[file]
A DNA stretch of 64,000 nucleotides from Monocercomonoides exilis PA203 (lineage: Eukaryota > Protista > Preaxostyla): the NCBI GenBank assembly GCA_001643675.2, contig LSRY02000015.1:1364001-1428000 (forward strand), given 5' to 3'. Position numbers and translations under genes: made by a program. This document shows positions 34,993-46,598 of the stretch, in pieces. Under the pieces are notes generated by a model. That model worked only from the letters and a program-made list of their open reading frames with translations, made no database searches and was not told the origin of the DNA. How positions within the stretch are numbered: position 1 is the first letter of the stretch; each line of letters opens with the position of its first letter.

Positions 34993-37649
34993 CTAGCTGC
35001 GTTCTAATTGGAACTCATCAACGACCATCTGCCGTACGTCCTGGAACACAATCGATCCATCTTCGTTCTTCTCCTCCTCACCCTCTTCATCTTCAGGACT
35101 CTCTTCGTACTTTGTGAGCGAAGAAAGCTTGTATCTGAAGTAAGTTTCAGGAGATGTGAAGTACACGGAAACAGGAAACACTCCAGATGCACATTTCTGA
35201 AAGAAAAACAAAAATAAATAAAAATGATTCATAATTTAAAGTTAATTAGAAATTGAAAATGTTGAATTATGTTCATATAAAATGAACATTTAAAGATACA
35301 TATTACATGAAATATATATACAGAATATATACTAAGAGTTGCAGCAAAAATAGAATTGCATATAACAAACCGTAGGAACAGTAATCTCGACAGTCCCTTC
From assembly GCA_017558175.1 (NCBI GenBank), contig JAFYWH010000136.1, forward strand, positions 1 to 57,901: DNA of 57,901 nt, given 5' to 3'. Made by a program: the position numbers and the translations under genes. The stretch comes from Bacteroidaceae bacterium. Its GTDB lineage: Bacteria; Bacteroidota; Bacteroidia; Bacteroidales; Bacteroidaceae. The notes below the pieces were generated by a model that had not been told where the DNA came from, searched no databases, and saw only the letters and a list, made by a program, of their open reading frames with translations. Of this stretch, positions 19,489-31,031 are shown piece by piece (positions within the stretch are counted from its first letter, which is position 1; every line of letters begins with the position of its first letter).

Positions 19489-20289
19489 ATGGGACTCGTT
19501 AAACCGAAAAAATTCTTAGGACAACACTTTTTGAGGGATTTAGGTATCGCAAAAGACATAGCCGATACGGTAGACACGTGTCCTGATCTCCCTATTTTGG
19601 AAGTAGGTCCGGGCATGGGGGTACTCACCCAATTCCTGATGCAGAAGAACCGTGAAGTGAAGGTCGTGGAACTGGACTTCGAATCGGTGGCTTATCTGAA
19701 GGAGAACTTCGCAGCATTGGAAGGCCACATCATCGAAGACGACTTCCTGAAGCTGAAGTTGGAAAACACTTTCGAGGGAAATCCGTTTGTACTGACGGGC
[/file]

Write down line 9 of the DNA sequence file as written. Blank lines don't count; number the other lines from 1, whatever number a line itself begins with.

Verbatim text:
Positions 19489-20289